It's the best deal man has ever made.
- Margery Facklam
In late September 1998, I happened to notice that my Sheltie, Sander,
a lump on the roof of his mouth. It was unusual enough that
I took him to the vet as soon as I noticed it. The vet said that
he would cut into it to see if it was a foreign body, and to biopsy it
if it wasn’t. The biopsy was done on September 28, 1998; Sander
7 years old.
Three days later I called for the results. I never expected to hear the “C-word” — what a funny place to find cancer, on the hard palate. Who ever heard of that? Well, on October first of last year, I heard of it. That afternoon I went into the clinic for a discussion with the vet. I didn’t bring Sander. I couldn’t even look at him yet. This dog was so healthy, so happy, so full of life and so indispensable to me, I couldn’t accept this news. The vet went through all the options. Chemotherapy and radiation typically don’t work on bone cancer, which is what the biopsy report said this was. Surgery wouldn’t get the cancer and might make the tumor grow more. There was nothing to do. I’ll never forget his words as he hugged me: “Go home and have fun with him, Con.”
Fun was not something I could have at that point. When I went home I called Marina Zacharias. I had no idea if any natural substances or dietary supplements could help Sander, but I sure wasn’t going to do nothing and watch him die. I repeated to Marina the prognosis of the vet: six weeks, probably less. She suggested that we think in months instead.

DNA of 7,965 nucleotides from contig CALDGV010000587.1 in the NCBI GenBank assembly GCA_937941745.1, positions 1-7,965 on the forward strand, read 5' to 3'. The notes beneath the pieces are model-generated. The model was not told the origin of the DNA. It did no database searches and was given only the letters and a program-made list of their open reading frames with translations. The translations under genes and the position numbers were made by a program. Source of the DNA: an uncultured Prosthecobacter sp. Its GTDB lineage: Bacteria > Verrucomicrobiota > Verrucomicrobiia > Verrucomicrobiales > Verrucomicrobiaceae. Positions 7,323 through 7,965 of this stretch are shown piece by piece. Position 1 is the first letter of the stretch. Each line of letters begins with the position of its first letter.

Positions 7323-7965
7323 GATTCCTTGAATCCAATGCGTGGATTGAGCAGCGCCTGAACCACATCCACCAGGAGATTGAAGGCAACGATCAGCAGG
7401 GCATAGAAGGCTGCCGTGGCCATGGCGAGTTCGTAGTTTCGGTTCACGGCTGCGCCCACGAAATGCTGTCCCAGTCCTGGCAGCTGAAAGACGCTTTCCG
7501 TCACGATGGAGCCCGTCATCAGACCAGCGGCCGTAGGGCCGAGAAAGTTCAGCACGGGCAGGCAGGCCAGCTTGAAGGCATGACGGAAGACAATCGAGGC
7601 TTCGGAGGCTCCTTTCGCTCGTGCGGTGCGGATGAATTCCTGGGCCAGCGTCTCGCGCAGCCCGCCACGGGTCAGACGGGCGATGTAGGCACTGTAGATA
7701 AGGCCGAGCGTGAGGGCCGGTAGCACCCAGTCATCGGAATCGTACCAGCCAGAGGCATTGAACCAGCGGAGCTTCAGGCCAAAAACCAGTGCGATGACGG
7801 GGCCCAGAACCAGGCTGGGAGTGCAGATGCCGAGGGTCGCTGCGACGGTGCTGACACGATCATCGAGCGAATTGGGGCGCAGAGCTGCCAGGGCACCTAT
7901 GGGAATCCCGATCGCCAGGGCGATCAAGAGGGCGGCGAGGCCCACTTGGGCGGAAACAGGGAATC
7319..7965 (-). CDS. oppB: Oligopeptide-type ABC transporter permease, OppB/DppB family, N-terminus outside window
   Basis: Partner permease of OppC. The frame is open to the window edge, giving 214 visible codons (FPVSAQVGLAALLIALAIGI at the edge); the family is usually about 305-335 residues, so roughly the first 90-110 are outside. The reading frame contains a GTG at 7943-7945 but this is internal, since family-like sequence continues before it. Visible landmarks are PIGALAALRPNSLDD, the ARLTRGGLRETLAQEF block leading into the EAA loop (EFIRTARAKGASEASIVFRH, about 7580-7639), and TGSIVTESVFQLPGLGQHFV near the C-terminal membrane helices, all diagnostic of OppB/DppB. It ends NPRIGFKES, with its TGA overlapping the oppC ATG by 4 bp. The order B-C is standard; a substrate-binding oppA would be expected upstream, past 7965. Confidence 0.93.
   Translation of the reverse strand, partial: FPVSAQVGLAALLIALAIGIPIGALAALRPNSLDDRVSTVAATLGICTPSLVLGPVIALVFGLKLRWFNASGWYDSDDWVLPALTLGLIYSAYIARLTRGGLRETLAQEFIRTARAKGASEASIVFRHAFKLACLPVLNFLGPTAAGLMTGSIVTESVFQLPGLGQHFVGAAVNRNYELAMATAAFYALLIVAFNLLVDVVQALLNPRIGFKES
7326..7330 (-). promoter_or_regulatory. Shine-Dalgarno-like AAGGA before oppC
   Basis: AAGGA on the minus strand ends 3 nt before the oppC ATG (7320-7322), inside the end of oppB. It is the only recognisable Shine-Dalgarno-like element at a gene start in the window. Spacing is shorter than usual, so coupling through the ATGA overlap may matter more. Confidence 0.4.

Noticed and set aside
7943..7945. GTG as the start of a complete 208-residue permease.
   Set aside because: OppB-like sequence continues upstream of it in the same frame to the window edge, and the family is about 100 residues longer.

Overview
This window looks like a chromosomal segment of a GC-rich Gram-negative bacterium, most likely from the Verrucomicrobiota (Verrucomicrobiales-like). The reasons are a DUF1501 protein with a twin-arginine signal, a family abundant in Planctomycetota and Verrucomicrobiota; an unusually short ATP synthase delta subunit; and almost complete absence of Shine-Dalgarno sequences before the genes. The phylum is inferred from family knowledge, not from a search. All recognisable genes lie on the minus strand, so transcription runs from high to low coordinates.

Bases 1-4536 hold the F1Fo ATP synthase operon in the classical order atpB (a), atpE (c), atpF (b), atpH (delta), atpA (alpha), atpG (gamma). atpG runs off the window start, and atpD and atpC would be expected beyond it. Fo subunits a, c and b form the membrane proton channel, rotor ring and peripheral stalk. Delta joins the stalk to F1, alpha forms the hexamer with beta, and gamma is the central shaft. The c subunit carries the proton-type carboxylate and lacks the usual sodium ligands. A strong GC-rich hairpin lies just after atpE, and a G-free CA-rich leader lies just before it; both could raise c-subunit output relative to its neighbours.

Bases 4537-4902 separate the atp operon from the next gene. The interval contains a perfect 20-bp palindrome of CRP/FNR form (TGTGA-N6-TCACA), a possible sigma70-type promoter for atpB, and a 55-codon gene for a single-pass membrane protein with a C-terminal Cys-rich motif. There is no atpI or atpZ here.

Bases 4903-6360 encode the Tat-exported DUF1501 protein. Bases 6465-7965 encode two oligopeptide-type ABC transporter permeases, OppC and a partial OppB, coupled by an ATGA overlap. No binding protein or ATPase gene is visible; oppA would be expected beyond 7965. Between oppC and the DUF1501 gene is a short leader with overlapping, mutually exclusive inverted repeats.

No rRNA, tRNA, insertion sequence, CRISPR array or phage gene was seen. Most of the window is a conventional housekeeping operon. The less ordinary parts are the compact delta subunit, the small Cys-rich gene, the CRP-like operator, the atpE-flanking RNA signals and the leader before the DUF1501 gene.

It’s now one year later and the tumor in Sander’s mouth has shrunk noticeably. Slowly but surely, it’s gotten smaller. Will it go away altogether? I have no idea. Will it double back and return with renewed vigor and kill him next month? That’s not very likely. More likely is that he will live with this tumor for a long time still, maybe years. Will he eventually die of cancer? I don’t know, but we are doing everything we can to prevent that.
It never rains but it pours. Sander did agility for five years, and was never a speedster but did pretty well, bringing home a few second and fourth-place ribbons. The agility career ended at the same time the cancer was diagnosed, because when the biopsy was performed I also had x-rays done, and they revealed some pretty horrible stuff too: Sander has hip dysplasia and lumbar spondylosis and some very arthritic elbows.